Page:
The subjects were 35 healthy women (age 35-40 years, mean 38.3, SD 1.9) who participated in impact exercise training for 12 months . Average height was 162.9 (6.0) cm and BMI was 25.5 (4.6) kg/m2. At baseline, they were not participating in impact-type exercises or long-distance running more than three times a week. Mean calcium intake was 1101.1 (532.7) mg per day as assessed from a dietary questionnaire, and 21.2% reported smoking and 39.4% use of oral contraceptives .
Daily physical activity was measured both during exercise training and habitual living. The study protocol was approved by the Ethical Committee of the Northern Ostrobothnia Hospital District, Oulu, Finland, and all participants gave written informed consent. The procedure of the study was in accordance with the Declaration of Helsinki.
The group training (step aerobic) was supervised by a physiotherapist and carried out three times a week for 12 months as previously presented [9, 11]. The 60-minute training workout consisted of a warm-up period, high-impact training and a cool-down period. The progressive high-impact period included versatile movements, such as step aerobic patterns, stamping, jumping, and running. The intention of the impact exercise was to create nonhabitual bone strains in order to enhance bone mechanical competence in the lower extremities. The programs were modified bimonthly to become progressively more demanding by including higher jumps and drops. After 3 months of training, one step bench (height 10 cm) was used to enhance the impact effect, and after 6 months, two to three benches were used (height 20-30 cm in total). Compliance to exercise program was 1.4, 1.3 and 1.0 times a week in 0-3, 0-6 and 0-12 months, respectively. Additionally, the participants were given a home program (10 min daily), which consisted of patterns of exercise similar to those in the supervised sessions. Weekly compliance of the home program was on average 2.4 times per week.
Physical activity measurements
Physical activity was measured with an accelerometer (body movement monitor, Newtest Ltd., Oulu, Finland). The monitor recorded vertical acceleration peaks up to 9.2 g (g, acceleration of gravity 9.81 m·s-2) with a threshold of 0.3 g. All subjects were asked to carry the monitor on a belt close to the iliac crest during all waking hours for 12 months. The device has been described in more detail previously . Briefly, the monitor was designed for physical activity measurements over a long period of time. It gathered the data at the sampling rate of 400 Hz, filtered, pre-analyzed and classified according to peak acceleration. Using this data reduction method of classification, the continuous measurement time was extended to several weeks. The reduced data were transferred into a server computer approximately every second week. Compliance was checked from the accelerometer data and individual average daily distribution of impacts was calculated for the analysis for the days, when the monitor was worn.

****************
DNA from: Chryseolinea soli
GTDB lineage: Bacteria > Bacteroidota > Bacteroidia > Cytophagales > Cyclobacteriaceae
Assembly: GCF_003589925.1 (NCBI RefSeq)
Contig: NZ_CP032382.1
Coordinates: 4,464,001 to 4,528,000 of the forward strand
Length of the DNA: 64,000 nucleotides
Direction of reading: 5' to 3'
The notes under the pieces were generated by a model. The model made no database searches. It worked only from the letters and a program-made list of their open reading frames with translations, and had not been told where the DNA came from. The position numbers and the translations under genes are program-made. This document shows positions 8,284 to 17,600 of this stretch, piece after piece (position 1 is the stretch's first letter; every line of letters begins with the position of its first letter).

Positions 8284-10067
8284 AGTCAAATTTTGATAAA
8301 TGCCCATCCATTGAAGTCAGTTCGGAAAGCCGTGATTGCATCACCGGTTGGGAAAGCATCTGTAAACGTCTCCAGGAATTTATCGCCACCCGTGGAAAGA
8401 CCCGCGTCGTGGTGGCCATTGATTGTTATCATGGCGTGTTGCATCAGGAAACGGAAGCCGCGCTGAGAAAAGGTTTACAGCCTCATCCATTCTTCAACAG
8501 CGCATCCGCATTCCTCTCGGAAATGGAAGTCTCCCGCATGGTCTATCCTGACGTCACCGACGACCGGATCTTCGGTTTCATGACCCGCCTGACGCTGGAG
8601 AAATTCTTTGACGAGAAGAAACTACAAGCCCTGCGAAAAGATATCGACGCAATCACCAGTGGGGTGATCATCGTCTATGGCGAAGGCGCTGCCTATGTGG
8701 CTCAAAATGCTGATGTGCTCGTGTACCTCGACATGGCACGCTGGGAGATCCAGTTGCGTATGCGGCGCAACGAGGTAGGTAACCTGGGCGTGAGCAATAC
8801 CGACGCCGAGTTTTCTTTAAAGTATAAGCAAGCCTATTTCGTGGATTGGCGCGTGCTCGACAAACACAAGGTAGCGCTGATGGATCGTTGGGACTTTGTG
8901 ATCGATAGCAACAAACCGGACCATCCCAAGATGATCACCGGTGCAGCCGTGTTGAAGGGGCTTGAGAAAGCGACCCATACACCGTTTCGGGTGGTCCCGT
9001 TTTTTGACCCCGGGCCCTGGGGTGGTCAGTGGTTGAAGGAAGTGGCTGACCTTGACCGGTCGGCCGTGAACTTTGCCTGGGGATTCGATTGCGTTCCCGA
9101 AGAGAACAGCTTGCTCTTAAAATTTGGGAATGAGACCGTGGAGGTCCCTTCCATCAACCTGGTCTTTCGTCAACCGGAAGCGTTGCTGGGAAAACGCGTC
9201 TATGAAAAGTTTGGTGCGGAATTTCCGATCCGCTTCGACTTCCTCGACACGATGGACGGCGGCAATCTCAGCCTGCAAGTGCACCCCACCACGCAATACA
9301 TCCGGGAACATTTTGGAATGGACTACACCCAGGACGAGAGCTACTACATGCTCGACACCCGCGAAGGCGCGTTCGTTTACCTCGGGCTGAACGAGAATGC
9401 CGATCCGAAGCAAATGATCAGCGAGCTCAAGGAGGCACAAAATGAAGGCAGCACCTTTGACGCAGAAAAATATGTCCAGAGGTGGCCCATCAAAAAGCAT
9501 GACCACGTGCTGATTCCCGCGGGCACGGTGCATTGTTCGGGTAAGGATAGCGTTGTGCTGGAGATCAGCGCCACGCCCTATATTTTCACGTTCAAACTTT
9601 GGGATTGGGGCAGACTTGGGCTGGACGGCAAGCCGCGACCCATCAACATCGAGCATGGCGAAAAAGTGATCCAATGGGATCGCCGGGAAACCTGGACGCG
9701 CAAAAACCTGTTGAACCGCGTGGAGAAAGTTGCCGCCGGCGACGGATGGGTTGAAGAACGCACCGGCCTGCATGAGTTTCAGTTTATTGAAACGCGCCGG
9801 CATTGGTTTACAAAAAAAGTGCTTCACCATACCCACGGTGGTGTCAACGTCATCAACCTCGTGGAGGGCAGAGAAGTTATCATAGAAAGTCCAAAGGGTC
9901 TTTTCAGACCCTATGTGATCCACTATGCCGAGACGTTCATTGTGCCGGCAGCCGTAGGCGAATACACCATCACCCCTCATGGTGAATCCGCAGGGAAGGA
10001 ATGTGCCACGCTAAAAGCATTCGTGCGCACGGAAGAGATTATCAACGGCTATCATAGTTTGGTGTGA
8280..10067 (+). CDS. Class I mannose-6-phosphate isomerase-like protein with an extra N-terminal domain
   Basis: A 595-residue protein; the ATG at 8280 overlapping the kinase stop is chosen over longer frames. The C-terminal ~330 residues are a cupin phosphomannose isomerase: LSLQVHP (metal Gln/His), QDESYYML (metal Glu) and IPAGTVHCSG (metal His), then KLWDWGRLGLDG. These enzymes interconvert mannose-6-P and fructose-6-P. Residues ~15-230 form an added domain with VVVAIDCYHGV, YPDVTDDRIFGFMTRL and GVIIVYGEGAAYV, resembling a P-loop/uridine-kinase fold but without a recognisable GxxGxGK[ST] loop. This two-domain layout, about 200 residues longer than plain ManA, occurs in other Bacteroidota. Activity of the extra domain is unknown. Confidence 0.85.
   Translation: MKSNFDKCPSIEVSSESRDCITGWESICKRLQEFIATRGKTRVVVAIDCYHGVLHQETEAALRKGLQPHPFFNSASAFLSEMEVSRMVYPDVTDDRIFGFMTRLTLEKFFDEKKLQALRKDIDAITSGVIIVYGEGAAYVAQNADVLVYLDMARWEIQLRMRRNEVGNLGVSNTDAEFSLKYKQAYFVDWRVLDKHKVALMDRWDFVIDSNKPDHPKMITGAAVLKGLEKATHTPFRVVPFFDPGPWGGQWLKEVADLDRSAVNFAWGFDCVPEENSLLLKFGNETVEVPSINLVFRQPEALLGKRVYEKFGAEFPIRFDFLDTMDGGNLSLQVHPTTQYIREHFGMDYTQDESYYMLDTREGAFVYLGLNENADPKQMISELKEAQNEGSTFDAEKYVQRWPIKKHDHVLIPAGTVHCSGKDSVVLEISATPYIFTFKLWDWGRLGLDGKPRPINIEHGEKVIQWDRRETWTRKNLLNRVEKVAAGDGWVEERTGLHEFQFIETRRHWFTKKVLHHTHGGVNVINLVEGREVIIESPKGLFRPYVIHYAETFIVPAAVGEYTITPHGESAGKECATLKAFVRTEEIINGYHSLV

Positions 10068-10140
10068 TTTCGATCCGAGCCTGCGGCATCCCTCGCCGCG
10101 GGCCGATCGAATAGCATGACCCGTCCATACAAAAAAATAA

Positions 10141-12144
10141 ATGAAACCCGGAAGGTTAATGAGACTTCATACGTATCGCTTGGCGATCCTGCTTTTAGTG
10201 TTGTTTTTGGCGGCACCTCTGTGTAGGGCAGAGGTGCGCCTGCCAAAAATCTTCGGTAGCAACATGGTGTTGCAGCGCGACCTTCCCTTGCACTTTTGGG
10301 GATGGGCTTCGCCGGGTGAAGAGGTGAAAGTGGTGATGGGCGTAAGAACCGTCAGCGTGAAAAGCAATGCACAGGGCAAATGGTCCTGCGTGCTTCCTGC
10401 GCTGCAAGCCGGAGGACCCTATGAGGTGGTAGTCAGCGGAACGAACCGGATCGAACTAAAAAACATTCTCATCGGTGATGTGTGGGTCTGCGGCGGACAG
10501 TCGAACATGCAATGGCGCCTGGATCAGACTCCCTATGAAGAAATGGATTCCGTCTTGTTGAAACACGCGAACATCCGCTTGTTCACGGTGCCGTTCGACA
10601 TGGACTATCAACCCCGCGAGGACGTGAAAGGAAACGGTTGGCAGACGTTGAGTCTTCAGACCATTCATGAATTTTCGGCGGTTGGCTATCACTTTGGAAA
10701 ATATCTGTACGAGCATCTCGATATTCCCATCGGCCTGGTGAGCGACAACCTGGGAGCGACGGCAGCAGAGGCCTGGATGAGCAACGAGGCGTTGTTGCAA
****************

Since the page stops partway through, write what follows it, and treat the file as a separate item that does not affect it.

The average number of daily acceleration peaks (impacts) was first analyzed at the 32 acceleration levels from 0.3 to 9.2 g as given by the device, 0 g corresponding to standing (acceleration of gravity 1 g subtracted). This resulted in a 32-level histogram of impacts according to their peak acceleration value. To simplify accelerometer output, we then combined the numbers of impacts in these 32 levels to five levels using summation to describe exercise intensity: 0.3-1.0 g (e.g., walking), 1.1-2.4 g (e.g., stepping), 2.5-3.8 g (e.g., jogging), 3.9-5.3 g (e.g., running and jumping), and 5.4-9.2 g (e.g., jumping and drop-jumping). We have used these five levels in our previous study . Finally, we calculated the average daily number of impacts for each individual during 0-3, 0-6, and 0-12 months at these five acceleration levels.
We have tested the precision and accuracy of the accelerometer-based method with a three-dimensional prototype of the body movement monitor . The reproducibility error as the root-mean square coefficient of variation (CVRMS) was 4.0%. The peak acceleration values had a high correlation (r = 0.989, n = 572 recordings) with the values obtained simultaneously using a standard optical motion analysis system . The acceleration values were also significantly correlated with peak ground reaction force measured with a force plate (Pearson's correlation coefficients r = 0.735 for the peak acceleration and r = 0.937 for the area under the acceleration peaks; n = 462 recordings), when the acceleration values were multiplied by body weight . The 3D-prototype and the 1D device used in the current study had a high correlation in simultaneous measurements during exercise training (r = 0.971, n = 41 subjects) .